Just saw one of the lectric rubis out in the wild in a parking lot. I have to say I’m not a fan of the blue accents everywhere. It is such a bright blue. I think it would be more fitting if it was a darker shade of blue.
🤔 A Jirus??
 

0II392II0

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Sad to see the ignorance in people who don’t understand the importance of the electric future
Sad to see the absolute ignorance in people who don't understand how dangerous it is moving to one fuel source.
 
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mla575

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Gas versus electric it’s looking like the manual versus the automatic. Manual people think every single person should own a manual. Electric vehicle proponents feel the same way , no tolerance for people who have a different opinion.
(Begin short rant) - Whether its Auto v. Manual, Gas v. Electric, L v. R, anything v. anything, that seems to be the way of the world now..(?) It's the "If you don't agree with me you are wrong/cancel culture" mentality and it is out of control. Just had this confrontation with the in laws - (End of very short rant) Sorry about that.. back to Jeep things. How about that 4XE and 392 huh?
 

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Said to see the absolute ignorance in people who don't understand how dangerous it is moving to one fuel source.
I definitely appreciate the point you are making here. It's funny though because I guess I've been looking at electrification as a way to actually improve things in that regard. That's simply based on the fact that there are so many ways to produce electricity. So maybe I am oversimplifying? Granted there are definitely improvements that need to be made to de-risk the current grid. But as I see more people generating local power via solar, storing locally with batteries, etc it gives me hope those improvements can eventually happen.
 

Oilburner

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I don't think anyone would question that there are many different ways to create electricity.
It's the fact that that there is only One way to deliver it that gives pause.
And still more troubling is what it is going to COST to update/replace existing infrastructure for the entire country in order to get everyone on board with e-charging, else the system will perpetually be at risk. Who is going to pay for it, we are in one way or another.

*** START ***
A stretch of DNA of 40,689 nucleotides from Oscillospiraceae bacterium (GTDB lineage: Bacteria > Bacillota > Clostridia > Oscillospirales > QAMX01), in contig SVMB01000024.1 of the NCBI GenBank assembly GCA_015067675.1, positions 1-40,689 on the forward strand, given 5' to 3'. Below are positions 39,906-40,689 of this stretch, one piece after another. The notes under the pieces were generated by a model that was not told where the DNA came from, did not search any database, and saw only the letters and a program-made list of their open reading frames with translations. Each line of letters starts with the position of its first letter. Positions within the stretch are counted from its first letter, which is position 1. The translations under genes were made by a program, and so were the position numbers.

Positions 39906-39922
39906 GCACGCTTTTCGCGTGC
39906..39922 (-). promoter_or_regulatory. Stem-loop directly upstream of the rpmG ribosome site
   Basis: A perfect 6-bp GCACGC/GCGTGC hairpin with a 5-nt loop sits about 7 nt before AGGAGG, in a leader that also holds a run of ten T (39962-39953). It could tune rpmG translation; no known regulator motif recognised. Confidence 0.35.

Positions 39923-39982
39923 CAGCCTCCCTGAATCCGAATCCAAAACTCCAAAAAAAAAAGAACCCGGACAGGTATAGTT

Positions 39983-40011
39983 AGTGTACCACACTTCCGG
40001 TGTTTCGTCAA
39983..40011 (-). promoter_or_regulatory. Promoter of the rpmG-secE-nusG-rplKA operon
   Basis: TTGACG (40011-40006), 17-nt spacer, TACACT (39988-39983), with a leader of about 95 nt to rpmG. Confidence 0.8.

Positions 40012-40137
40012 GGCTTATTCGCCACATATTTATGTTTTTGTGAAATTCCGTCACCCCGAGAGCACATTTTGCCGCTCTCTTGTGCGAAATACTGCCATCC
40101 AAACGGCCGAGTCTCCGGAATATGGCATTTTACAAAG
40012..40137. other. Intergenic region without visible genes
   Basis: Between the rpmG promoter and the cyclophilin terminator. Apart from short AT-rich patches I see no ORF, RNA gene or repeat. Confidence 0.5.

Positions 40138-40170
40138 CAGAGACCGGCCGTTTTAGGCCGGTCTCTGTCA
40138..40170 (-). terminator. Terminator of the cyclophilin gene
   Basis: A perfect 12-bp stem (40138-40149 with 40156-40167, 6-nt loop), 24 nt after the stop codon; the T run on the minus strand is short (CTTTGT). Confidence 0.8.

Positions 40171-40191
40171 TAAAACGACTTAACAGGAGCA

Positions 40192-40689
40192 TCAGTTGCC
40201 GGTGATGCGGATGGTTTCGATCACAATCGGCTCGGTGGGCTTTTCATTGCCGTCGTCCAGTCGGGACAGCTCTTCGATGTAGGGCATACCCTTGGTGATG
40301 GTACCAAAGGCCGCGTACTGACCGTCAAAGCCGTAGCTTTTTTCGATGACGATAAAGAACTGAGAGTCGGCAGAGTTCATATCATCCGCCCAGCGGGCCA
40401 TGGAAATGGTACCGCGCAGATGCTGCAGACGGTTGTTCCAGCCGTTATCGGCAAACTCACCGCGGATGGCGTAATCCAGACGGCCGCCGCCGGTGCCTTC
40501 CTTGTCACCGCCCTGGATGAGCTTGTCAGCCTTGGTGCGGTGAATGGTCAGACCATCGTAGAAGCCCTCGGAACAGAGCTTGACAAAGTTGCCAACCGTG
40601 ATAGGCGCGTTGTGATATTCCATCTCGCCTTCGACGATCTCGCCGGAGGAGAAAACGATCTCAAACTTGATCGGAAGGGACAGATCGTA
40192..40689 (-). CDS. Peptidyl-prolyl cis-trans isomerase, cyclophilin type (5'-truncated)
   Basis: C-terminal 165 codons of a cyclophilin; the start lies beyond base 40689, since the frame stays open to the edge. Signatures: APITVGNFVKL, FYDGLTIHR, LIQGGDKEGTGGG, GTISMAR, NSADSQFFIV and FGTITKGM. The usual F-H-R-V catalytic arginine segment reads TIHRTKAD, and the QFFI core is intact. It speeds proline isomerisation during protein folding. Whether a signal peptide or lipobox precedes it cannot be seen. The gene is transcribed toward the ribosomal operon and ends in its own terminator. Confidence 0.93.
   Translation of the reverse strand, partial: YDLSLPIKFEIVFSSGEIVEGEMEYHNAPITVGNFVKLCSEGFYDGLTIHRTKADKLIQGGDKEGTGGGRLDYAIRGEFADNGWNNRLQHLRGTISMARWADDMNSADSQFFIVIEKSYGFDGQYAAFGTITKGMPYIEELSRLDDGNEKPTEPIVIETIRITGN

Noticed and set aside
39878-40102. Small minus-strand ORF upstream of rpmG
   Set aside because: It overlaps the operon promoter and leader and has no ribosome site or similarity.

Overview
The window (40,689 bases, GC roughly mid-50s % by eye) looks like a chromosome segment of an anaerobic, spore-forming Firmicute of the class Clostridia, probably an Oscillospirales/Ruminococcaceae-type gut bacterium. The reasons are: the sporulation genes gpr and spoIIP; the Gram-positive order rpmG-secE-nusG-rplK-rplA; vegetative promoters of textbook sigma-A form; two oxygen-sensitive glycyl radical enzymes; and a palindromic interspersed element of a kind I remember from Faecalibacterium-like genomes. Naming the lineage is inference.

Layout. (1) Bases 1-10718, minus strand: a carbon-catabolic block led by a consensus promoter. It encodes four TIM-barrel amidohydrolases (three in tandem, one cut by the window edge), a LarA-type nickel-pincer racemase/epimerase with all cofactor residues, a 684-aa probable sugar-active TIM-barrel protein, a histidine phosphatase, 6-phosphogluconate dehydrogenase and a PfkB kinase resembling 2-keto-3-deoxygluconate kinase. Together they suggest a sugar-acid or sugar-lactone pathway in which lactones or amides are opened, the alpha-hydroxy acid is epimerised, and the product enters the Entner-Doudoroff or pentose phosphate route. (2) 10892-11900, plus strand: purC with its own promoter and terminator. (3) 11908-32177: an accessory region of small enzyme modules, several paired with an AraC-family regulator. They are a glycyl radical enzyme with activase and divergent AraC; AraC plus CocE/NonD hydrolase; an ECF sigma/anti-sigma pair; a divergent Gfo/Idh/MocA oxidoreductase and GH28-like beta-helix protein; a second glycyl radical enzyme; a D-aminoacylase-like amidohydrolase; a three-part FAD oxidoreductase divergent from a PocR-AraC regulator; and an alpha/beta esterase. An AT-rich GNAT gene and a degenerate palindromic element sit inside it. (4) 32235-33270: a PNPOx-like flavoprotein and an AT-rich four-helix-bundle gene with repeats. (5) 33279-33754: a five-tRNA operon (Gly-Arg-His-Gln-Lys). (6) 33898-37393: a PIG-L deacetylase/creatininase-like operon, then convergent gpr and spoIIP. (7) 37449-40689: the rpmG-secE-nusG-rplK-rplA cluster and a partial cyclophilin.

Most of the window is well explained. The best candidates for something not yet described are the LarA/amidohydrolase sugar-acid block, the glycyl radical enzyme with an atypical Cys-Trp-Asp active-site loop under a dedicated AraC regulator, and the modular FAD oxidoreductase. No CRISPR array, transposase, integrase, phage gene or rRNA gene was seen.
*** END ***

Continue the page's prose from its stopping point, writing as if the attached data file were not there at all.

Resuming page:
lightsout

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I don't think anyone would question that there are many different ways to create electricity.
It's the fact that that there is only One way to deliver it that gives pause.
And still more troubling is what it is going to COST to update/replace existing infrastructure for the entire country in order to get everyone on board with e-charging, else the system will perpetually be at risk. Who is going to pay for it, we are in one way or another.

This is called Re-tooling, every business does it as an investment into their future and their consumers ultimately pay for it. If we cease to evolutionize how does that get quantified?
 

Jocko

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I don't think anyone would question that there are many different ways to create electricity.
It's the fact that that there is only One way to deliver it that gives pause.
And still more troubling is what it is going to COST to update/replace existing infrastructure for the entire country in order to get everyone on board with e-charging, else the system will perpetually be at risk. Who is going to pay for it, we are in one way or another.
Yeah I totally agree with that. That's really what I meant in the 2nd part of my post. I guess my point is that electricity feels like the least risky choice to feed into our vehicles specifically because it frees us from dependency on a specific form of generation. Therefor, given that, I think we should definitely be running at solving those problems you raise. I picture a much more distributed grid made up of lots of hyper local infrastructure. So says someone with no background in power grids! Haha
 

lightsout

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Yeah I totally agree with that. That's really what I meant in the 2nd part of my post. I guess my point is that electricity feels like the least risky choice to feed into our vehicles specifically because it frees us from dependency on a specific form of generation. Therefor, given that, I think we should definitely be running at solving those problems you raise. I picture a much more distributed grid made up of lots of hyper local infrastructure. So says someone with no background in power grids! Haha